Kayla Rutledge

Kayla Rutledge

We spent every summer at that house on the lake, where the mountains hugged the shore and the water was so cold it made your teeth ache, even in July. The lake was a sleepy place, and our whole family slept all summer long, aunts on flat towels in the sun, grandpas in armchairs, fat babies in the shady grass, curls stuck to their heads. The radio was always on, static lullaby. You couldn’t find a corner to yourself.

            That summer I was fourteen, and looking forward to sleeping on through some of the worst ugliness you ever saw. Hair sticking up in five directions, clothes didn’t fit, all elbows. I figured I could sleep on through all the way to beautiful, and avoid my mother while I was at it. My mother was the only person at the lake who never slept, just stuck her nose in a book, or washed the dishes, or kept an eye on all those babies so none fell in. She had strong, clean hands and wore dresses down to her knees. I resented her for all of it. Let her take care of the babies. I was off to something better, adulthood and the rest of it.

I slept all the way through the month of June. Every moment I was awake, there was my mother with her silent, self-assured watching. She offered to braid my hair, go kayaking with me, watch the sunset. She thought it might be a good idea if I reapplied my sunscreen. I rolled my eyes and waited for her to go away. Mom, let me be, can’t you see I’m busy?

It was the second of July when my cousin Maisie woke me up. Maisie was fifteen, half as ugly as me, and always looking for adventure. Everybody was asleep that afternoon, even my mother. Everyone but us, rounding the corner to freedom.

            “Come on, Nancy,” she said, flicking my elbow. “We’re gone.”

            And gone we went. Up the hollow curve of the mountain in my grandpa’s old pick-up truck, country music on the radio, the lake like a sheet of glass beneath the window. Neither of us had a license, but there were no cops in Smith Mountain Lake, just a couple of houses and woods for miles. Two slices of pie at the diner forty minutes away. Slab of apple, slice of cherry. Two cousins in a booth. We kicked our sneakers on the worn wood floor and thought we invented fun. Thought we invented the whole world.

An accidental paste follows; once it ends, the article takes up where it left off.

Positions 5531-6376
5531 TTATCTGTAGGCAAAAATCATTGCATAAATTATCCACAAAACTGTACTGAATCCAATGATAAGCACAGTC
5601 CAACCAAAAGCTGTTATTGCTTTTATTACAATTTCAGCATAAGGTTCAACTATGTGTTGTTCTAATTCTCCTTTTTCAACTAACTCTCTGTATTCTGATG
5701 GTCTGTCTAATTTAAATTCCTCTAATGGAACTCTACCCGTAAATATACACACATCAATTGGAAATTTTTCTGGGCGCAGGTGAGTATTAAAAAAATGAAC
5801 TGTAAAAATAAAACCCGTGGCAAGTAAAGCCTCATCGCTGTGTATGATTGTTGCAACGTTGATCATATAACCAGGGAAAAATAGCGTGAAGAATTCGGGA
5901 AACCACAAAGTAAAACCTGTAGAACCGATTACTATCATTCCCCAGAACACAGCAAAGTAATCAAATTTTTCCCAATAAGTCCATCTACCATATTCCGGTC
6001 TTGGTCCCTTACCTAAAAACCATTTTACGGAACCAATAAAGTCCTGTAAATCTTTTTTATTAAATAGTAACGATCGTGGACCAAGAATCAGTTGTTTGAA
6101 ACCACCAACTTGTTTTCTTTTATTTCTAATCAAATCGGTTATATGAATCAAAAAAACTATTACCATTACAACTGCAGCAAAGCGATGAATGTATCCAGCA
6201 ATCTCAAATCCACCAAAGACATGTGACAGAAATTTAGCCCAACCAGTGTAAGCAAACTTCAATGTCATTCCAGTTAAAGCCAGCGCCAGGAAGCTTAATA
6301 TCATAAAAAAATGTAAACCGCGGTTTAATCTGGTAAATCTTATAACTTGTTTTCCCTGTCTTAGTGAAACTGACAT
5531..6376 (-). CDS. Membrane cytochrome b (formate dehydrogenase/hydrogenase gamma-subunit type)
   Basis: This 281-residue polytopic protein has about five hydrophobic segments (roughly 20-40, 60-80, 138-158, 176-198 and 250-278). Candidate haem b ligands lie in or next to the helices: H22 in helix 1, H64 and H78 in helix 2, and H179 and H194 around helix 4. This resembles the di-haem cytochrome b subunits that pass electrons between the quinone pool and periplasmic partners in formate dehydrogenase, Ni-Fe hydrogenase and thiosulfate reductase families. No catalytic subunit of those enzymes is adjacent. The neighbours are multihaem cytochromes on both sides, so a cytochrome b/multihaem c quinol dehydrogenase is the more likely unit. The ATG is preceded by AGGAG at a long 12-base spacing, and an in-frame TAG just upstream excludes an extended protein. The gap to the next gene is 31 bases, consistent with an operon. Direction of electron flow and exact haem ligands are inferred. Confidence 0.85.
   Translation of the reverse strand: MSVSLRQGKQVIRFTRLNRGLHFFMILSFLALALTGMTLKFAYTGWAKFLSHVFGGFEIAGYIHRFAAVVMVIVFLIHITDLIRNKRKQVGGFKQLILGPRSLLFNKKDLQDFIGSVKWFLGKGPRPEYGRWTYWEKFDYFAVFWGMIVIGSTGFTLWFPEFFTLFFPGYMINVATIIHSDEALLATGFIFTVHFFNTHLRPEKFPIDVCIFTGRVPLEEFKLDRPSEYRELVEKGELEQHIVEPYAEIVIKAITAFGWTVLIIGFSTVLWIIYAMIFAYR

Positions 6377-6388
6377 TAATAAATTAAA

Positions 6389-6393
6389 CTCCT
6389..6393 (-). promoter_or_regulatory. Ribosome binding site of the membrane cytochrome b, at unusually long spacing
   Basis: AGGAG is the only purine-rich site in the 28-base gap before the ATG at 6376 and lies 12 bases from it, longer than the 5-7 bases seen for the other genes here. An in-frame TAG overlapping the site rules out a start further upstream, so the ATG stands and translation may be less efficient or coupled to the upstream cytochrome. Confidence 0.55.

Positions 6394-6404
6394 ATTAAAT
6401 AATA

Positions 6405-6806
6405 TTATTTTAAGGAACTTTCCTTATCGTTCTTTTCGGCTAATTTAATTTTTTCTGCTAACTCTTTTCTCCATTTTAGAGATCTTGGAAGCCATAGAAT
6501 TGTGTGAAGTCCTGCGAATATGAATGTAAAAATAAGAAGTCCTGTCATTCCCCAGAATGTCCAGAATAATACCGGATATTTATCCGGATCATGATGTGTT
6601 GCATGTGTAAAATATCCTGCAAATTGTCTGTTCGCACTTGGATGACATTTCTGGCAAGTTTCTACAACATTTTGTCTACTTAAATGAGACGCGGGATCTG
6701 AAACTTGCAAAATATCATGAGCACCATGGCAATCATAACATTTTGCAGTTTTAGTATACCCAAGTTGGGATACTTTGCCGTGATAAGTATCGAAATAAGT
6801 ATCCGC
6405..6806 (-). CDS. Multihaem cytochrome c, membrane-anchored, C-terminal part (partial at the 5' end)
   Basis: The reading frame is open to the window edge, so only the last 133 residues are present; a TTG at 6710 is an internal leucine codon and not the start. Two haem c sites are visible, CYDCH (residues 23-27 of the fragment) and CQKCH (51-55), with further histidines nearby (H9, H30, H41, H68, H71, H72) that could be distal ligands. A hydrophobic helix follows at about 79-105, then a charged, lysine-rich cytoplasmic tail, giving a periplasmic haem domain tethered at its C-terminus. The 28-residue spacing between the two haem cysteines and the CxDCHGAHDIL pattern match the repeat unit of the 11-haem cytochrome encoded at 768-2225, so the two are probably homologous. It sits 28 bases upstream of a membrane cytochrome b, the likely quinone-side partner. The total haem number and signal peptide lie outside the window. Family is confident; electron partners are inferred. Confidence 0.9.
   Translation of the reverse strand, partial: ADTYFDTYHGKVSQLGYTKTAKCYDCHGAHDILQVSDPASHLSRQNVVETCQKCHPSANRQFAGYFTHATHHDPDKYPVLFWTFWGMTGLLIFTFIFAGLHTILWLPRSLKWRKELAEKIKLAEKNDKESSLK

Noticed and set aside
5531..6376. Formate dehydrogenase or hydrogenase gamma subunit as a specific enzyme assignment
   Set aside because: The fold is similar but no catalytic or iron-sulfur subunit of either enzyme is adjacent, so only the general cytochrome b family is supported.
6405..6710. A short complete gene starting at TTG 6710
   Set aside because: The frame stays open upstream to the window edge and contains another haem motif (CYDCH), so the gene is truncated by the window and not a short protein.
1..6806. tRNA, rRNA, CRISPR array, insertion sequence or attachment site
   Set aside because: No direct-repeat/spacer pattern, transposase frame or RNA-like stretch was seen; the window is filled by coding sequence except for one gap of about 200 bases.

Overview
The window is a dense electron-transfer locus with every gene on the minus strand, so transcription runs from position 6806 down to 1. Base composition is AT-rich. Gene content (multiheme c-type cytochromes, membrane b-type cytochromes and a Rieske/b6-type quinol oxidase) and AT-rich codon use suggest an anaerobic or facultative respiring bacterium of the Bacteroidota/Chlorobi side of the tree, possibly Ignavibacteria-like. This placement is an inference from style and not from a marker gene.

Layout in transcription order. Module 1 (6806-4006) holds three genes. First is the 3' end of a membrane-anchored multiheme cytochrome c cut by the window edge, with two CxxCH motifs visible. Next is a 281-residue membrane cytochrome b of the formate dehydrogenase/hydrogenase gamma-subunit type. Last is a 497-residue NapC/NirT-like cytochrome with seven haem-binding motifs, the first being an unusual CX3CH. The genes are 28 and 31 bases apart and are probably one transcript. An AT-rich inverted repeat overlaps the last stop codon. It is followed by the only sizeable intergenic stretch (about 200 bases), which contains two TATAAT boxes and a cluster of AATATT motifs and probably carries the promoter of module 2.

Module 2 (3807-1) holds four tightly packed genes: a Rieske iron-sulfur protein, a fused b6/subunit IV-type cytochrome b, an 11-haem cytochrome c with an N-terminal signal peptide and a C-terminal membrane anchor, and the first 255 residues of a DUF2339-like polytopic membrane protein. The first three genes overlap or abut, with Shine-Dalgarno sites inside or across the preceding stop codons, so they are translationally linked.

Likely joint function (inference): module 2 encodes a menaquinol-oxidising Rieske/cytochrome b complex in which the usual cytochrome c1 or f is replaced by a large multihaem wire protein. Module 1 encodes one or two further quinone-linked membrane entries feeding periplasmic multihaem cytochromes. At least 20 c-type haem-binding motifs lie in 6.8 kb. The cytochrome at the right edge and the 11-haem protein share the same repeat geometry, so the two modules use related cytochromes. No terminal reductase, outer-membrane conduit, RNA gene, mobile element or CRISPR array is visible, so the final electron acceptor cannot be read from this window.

On the way home, a deer clattered onto the blacktop and off again, a splash of white tail in the tangle of green. Wheels spun with nothing to grip but air, straight into the jawline of an oak. Smack. It ate the metal like it was nothing at all. We stumbled out of the wreckage on fawn legs, the smoke acrid in the air, our phones blinking No Service, to find that all the color had been sucked out of everything.

            Walk, I said to Maisie. Just keep on walking.

            We walked, and kept on walking for hours, until the sky grew dark around us and our outstretched palms were scratched raw from branches. I could feel every square inch of my own skin. Walked the whole way home. The house was lit up like a fire, so bright it hurt my eyes to look at it. Inside, everybody was awake, the aunts and grandpas, the uncles, even the babies, who cried when they saw our faces even though they couldn’t have known who everybody was looking for.

            My mother led me by the hand onto the back porch, and I cried until my face was streaked with sooty tears. Cried until I was uglier than ugly inside and out. When I had wrung myself out with crying, she kissed my forehead and held me to her for a long time.

            “Oh, baby,” she said. “Oh, my baby.”

            I wanted to become the smallest version of myself, to fit again into the palm of her hand, flatten my cheek against her collarbone. But I had left that behind now, somewhere on the road, shed it like fragile skin. Now I was a newly fallen thing, sober and grim. It was different than I thought it would be.

“I’m not your baby,” I said, and the sound of it broke my heart.

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